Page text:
PDA

View Full Version : Holiday Props


dixi188
18th Jun 2021, 10:49
What about all the propeller driven aircraft that did holiday flights in the 1960s/70s.
DC-3, DC-4/Argonaut, DC-6, DC-7, Ambassador, Constellation, Carvair, Herald, Viscount.
Anyone with others?

Double Hydco
18th Jun 2021, 10:54
Monarch Airlines and Britannia Airways Bristol Britannia's.

pilotms
18th Jun 2021, 11:07
LTU with Vickers Viking, Bristol 170, DC-4, Fokker F-27

Beamr
18th Jun 2021, 11:45
Kar-Air, Convair Metropolitans in 50's and 60's, from Finland and Sweden to mediterranean.

treadigraph
18th Jun 2021, 12:09
Very sadly, just about all gone by the time I started taking an interest in 1974. Dredging the memory, Viscounts, Heralds, F-27s, HS-748s were doing pax stuff from Gatters (plus the odd Nord 262 and lots of French Beech 99s). Don't think I ever saw a passenger Britannia, CL-44 (unconfirmed sighting of a Loftleidir CL-44J overflying Purley) or Vanguard, possibly Balair's DC-6 was still pax - I only saw it landing from inside the terminal. Skyways and Intra DC-3s. IL-18s from Balkan, Tarom and maybe LOT.

134brat
18th Jun 2021, 13:46
Glasgow used to see the occasional EAS Vanguard F-BTOV and BTYV on summer charters in the 70s and 80s.

old,not bold
18th Jun 2021, 13:56
For those of a certain age........Jersey and Dinard holidays.....

https://cimg6.ibsrv.net/gimg/pprune.org-vbulletin/400x262/rapide_1f3e2d36237a9d7294cdab45b8d6669241e5e20b.jpg

SpringHeeledJack
18th Jun 2021, 14:17
The BAF Carvairs plying their trade at Southend. Ugly as sin, but somehow appealing at the same time. I always liked the Douglas airliners and the Boeing KC-97, the clattering sounds of their engines whilst idling on the tarmac

BEA Viscounts and Vanguards for flights and later Dan Air HS748's not to mention the odd YS-11 flight.

Rocket2
18th Jun 2021, 14:18
Dove, Heron & probably early Islanders(?) not forgetting the mighty Bristol Freighters & Carvair's - oh the noise of those when they took off over my Nan's house at Southend, only beaten by Concorde at Heathrow when I worked at Colnbrook & then Hatton Cross, pure joy!

VictorGolf
18th Jun 2021, 14:21
I was on board Globe Air flight GG5213 on 3/9/66, flown by a Dart Herald, cruising along above the Alps when I spotted an airfield almost vertically below. After some very tight descending turns we landed on it and it was Interlaken. Quite exciting. Strangely the return trip was from Basle. Judging by his approach I think the pilot may have been a part time Swiss Air Force pilot flying Venoms or Hunters at the weekend.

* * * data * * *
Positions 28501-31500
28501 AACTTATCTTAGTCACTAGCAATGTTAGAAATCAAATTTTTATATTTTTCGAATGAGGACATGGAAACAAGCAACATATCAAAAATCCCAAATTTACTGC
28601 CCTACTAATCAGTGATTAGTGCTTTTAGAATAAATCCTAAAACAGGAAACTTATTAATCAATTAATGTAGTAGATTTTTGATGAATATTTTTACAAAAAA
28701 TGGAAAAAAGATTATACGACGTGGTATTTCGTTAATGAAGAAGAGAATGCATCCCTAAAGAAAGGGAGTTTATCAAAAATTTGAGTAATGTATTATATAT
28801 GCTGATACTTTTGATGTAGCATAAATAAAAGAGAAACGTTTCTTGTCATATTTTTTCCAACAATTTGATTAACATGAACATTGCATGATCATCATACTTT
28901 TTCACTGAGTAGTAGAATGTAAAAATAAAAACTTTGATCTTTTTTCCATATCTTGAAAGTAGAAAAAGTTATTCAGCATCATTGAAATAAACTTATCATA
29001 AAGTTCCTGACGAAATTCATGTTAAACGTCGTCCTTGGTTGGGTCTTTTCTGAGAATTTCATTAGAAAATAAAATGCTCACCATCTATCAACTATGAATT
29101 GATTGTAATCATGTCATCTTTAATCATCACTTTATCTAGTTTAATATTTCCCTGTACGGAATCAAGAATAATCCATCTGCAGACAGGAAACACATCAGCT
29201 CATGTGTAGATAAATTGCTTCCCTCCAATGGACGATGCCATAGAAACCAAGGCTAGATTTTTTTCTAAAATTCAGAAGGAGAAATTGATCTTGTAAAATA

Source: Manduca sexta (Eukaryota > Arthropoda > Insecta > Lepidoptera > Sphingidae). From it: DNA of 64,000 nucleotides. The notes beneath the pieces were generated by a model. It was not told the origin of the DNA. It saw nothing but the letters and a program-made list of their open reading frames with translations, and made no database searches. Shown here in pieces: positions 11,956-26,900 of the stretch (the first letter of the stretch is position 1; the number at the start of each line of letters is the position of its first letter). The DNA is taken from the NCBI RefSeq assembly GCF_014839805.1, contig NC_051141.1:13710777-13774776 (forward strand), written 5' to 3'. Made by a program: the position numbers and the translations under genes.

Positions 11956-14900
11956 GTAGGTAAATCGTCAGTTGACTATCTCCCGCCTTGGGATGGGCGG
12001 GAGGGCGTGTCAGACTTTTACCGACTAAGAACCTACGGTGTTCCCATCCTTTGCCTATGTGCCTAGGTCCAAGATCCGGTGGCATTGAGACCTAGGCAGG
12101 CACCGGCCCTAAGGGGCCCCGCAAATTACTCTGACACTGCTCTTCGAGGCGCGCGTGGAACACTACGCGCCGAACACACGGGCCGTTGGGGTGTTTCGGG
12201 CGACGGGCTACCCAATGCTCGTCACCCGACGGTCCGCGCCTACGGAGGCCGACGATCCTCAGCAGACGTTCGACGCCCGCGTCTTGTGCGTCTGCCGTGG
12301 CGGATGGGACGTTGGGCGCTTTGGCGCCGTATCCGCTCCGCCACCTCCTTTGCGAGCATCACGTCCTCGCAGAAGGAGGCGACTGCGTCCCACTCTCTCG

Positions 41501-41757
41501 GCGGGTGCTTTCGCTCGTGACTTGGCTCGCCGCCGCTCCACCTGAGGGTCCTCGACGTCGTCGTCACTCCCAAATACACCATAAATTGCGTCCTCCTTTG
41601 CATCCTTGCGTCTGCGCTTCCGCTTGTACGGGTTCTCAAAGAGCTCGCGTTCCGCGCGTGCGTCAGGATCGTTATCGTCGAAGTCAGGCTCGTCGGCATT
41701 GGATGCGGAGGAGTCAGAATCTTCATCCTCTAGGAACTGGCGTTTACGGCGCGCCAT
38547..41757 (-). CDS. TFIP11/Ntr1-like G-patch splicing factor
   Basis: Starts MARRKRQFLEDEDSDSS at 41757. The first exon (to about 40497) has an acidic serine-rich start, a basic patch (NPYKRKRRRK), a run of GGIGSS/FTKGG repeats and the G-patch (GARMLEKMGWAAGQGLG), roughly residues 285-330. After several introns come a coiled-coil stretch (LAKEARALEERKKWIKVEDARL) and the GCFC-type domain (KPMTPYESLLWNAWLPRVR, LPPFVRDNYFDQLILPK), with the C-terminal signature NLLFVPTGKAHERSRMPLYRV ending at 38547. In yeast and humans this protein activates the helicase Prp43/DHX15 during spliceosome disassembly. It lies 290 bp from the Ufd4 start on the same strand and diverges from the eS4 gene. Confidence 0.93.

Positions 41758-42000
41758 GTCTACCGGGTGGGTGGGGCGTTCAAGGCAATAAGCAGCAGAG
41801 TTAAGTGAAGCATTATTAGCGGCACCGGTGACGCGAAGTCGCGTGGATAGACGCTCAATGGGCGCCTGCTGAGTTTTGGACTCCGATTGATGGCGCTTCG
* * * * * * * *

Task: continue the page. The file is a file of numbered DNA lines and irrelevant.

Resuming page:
dixi188
18th Jun 2021, 15:42
Invicta with the Vanguard,
Sadly one out of Bristol crashed at Basel killing all on board.

AnglianAV8R
18th Jun 2021, 16:25
RAF Argosy from Khormaksar to Mombasa. Service families going to rest centre on the coast (Silver Sands) Happy days. I was only five at the time, but I clearly recall looking down at pyramids in Sudan. My earliest memory of flying. The one before that was a British Eagle Britannia out to Aden, but that might be stretching the term 'holiday' a bit, as much as I enjoyed the sunshine and the beach.

draglift
18th Jun 2021, 16:27
I don’t know if they did holiday flights but British Air Ferries operated out of Southend with Viscounts. Their charming chief pilot interviewed me. I think she may have been Caroline Frost.

rog747
18th Jun 2021, 18:32
Package Holidays by Air all started in the early 1950's with a few entrepreneurs such as Harry Chandler of the Travel Club Upminster, Vladimir Raitz who founded Horizon Holidays, Peter Bath of Bath Travel/Palmair, and Sir Henry Lunn, and Sydney Perez founder of Global Holidays. And of course, Cooks.
Early Tour Operators such as the above, also included Inghams, Erna Low, Gaytours, Skytours, Swans, and Wings (set up by the Ramblers Asscn)

Their flights would be flown using a variety of old and slow piston airliners namely the C-47/DC-3, C-54/DC-4, DC-6, Vickers Viking, HP Hermes, Constellation, and the Ambassador.
Airlines were many at the start - Eagle, Derby, Channel, Airnautic, Dan Air, BKS, Falcon, Air Safaris, Transair, Starways, Independant Air, Blue Air, Skyways, Britavia, Air Kruise, Euravia, Trans European, Cambrian, Autair, Lloyd, and others.
BUA was to be formed by the merging of several of these.

Many of the package holiday pioneers were people who simply enjoyed travel themselves and fancied the idea of turning it into a business. They included a London taxi driver named Aubrey Morris, who set up Riviera Holidays, and three siblings whose Lord Brothers package holiday firm operated at first from their council house in Wimbledon, before rapid growth and relocation to Regent Street in the West End.
Clarksons would come along much later in the 1960's.

Cruises in the Med deemed too 'posh' for most were being organized from the 1950's by Swan Hellenic, sold as Fly/Cruises using some old Greek and Turkish liners that proved hugely popular due to choice of exotic and historic destinations starting at Athens, then calls at Nafplion, Delos, Istanbul, Ephesus, Crete, Haifa, Egypt, and Rhodes.

Larger piston aircraft types joined in, such as the DC-4, Argonaut, DC-6 and 7, and the Constellation.